Beefy w00t!

hlee

Sergeant
Jul 14, 2012
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#6
The chance of getting real Wagyu or Kobi beef in America is about the same as busting Madonna's cherry.
No necessarily. Wagyu beef cattle are raised in the US, both crossbreed with angus (American style Kobe beef) and as pure bred animals. There is also an American Wagyu Breeders Association.
 

diverdon

Constitutionalist, by choice
Dec 21, 2011
3,299
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#8
No necessarily. Wagyu beef cattle are raised in the US, both crossbreed with angus (American style Kobe beef) and as pure bred animals. There is also an American Wagyu Breeders Association.
But Wagyu and Koby are not recognized trademarks in the US so any beef (including holstien) can legally be marketed as Wagyu. I'll admit that most often you will get prime Black angus but it is not the same as Wagyu. In Wagyu the fat has two differences. One, the marbling is in much smaller globules and it has a much lower melting point. I had a friend who visited Japan on food industry business tell me that when they gave him a small piece of Kobe beef fat to hold in his hand that after a minute it almost completely liquefied.
 
Likes: Bender
Nov 10, 2010
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#9
But Wagyu and Koby are not recognized trademarks in the US so any beef (including holstien) can legally be marketed as Wagyu. I'll admit that most often you will get prime Black angus but it is not the same as Wagyu. In Wagyu the fat has two differences. One, the marbling is in much smaller globules and it has a much lower melting point. I had a friend who visited Japan on food industry business tell me that when they gave him a small piece of Kobe beef fat to hold in his hand that after a minute it almost completely liquefied.
Beings that a cow's internal body temp is 101.5 and your buddies hand is colder does that mean the fat in a Kobe cow is in a liquid state at all times?

Hey I am just asking.
 
Likes: Bender

hlee

Sergeant
Jul 14, 2012
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#11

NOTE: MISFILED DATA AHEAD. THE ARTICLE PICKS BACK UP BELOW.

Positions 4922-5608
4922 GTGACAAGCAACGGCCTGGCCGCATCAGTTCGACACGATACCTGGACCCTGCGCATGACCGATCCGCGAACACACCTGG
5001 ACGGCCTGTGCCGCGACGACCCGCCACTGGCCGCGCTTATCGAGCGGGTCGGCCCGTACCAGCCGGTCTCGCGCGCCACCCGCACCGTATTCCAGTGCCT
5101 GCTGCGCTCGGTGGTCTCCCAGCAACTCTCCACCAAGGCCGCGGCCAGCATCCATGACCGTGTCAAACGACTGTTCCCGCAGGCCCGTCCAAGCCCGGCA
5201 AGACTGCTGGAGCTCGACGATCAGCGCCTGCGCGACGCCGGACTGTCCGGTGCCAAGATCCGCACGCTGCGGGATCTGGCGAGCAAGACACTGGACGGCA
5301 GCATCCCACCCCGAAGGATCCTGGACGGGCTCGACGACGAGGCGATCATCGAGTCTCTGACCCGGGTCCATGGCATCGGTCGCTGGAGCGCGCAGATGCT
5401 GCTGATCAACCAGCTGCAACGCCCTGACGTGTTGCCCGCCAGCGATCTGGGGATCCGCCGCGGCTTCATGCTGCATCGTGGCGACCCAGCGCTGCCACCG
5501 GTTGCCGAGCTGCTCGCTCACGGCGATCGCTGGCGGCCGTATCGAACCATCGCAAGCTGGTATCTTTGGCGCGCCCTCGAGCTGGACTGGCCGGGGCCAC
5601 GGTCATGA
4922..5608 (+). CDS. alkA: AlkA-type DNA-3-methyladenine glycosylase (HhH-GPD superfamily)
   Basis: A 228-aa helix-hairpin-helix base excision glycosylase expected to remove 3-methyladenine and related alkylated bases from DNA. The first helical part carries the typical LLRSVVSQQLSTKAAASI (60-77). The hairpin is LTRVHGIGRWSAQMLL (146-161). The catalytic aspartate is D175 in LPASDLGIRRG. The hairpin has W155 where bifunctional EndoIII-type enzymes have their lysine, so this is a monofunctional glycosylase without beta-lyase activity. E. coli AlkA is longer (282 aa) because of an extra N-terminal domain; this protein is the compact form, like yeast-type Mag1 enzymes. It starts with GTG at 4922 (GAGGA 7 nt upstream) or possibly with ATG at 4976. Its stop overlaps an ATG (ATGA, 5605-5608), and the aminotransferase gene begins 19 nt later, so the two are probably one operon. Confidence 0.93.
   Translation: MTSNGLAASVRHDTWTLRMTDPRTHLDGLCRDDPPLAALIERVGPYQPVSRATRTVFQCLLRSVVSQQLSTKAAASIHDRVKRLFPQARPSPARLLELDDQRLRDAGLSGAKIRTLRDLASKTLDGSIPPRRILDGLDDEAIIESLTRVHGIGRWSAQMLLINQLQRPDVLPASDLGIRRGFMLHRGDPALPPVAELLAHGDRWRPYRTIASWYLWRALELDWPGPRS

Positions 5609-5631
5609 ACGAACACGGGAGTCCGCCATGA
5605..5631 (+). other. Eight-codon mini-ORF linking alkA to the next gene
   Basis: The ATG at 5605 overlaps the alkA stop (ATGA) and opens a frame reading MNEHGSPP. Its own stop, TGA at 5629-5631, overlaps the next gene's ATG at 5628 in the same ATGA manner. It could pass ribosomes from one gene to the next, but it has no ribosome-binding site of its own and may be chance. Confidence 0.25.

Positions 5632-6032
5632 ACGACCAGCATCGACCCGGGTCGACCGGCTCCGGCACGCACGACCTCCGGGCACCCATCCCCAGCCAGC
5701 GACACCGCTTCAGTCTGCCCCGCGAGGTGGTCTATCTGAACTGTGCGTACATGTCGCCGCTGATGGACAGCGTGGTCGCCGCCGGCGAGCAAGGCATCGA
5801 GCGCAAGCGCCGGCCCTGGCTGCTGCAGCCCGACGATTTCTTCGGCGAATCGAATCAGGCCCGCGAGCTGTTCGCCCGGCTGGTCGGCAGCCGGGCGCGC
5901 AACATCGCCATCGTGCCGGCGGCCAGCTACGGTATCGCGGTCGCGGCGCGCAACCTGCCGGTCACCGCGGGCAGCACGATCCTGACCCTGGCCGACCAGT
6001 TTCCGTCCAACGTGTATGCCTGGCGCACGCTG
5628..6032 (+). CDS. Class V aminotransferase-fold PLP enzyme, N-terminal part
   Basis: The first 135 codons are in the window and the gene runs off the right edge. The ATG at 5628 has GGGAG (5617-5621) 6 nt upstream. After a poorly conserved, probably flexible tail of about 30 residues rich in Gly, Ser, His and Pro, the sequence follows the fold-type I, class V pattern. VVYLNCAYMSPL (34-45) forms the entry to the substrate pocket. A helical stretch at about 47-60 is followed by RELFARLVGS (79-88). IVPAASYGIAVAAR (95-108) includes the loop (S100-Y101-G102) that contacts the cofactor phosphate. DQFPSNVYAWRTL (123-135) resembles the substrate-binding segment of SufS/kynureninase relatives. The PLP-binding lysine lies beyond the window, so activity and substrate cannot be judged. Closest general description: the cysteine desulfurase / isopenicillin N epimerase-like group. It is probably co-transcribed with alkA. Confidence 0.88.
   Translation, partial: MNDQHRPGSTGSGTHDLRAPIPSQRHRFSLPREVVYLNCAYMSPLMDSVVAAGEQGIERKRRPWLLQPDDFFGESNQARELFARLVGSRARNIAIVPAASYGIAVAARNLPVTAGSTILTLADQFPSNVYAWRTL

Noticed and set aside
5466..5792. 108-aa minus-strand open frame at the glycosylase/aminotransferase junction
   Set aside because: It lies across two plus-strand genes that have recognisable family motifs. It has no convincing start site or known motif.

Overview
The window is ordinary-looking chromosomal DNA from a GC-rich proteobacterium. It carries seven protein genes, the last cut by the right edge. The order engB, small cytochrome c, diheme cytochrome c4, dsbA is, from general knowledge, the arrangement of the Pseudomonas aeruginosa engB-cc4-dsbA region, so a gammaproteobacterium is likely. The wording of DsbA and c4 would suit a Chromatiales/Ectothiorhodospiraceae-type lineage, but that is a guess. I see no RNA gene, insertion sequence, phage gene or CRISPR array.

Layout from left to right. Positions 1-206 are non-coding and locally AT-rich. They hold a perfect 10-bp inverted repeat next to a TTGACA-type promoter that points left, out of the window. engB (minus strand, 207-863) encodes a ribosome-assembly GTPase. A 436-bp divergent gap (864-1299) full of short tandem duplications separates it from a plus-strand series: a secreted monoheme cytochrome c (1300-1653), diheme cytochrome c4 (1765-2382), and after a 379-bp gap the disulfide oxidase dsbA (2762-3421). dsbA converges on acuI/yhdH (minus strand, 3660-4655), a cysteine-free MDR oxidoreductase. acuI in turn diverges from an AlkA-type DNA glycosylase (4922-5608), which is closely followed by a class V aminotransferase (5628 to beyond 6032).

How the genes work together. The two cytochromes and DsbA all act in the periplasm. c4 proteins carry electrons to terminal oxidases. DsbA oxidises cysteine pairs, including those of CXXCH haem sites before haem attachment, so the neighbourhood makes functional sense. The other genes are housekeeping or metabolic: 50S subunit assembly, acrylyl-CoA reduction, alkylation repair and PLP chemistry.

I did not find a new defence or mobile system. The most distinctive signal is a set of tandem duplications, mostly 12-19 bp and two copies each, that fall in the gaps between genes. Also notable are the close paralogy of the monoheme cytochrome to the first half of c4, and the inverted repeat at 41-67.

But Wagyu and Koby are not recognized trademarks in the US so any beef (including holstien) can legally be marketed as Wagyu. I'll admit that most often you will get prime Black angus but it is not the same as Wagyu. In Wagyu the fat has two differences. One, the marbling is in much smaller globules and it has a much lower melting point. I had a friend who visited Japan on food industry business tell me that when they gave him a small piece of Kobe beef fat to hold in his hand that after a minute it almost completely liquefied.
To that point, “certified black angus brand” doesn’t mean shit either- it’s just marketing. Beef buyers buy every black cow that runs through the auction ring- and pay a premium for that black hair. None of those cows are delivered with a pedigree showing their parentage. I don’t know first hand what they do to “certify” the cattle as “angus,” but I’m pretty confident it’s “yep, that cow’s black, angus it is.” That angus (even “prime”) is being sold as wagyu makes me lol. Like all specialty items, if you don’t know what you are buying, you are asking for a counterfeit.
 

hlee

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Jul 14, 2012
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#12
I guess it would mean just that, which does seem odd.
I’m not calling your buddy a liar, but I think he wanted to make a distinction that’s not really there. That said, I cut open a deer I shot in NY state a few years ago that had 2 decidedly different types of fat. Around the circumference of the body it had the hard fat (opaque , almost crumbly) that I (as a TX deer hunter) am accustomed to. But, around the hips and shoulders it had globs (BIG globs) of translucent fat- the consistency of loose jello- that I had not seen before. I’m sure- to northern hunters- this is a common sight, but our TX deer generally don’t fatten up like that.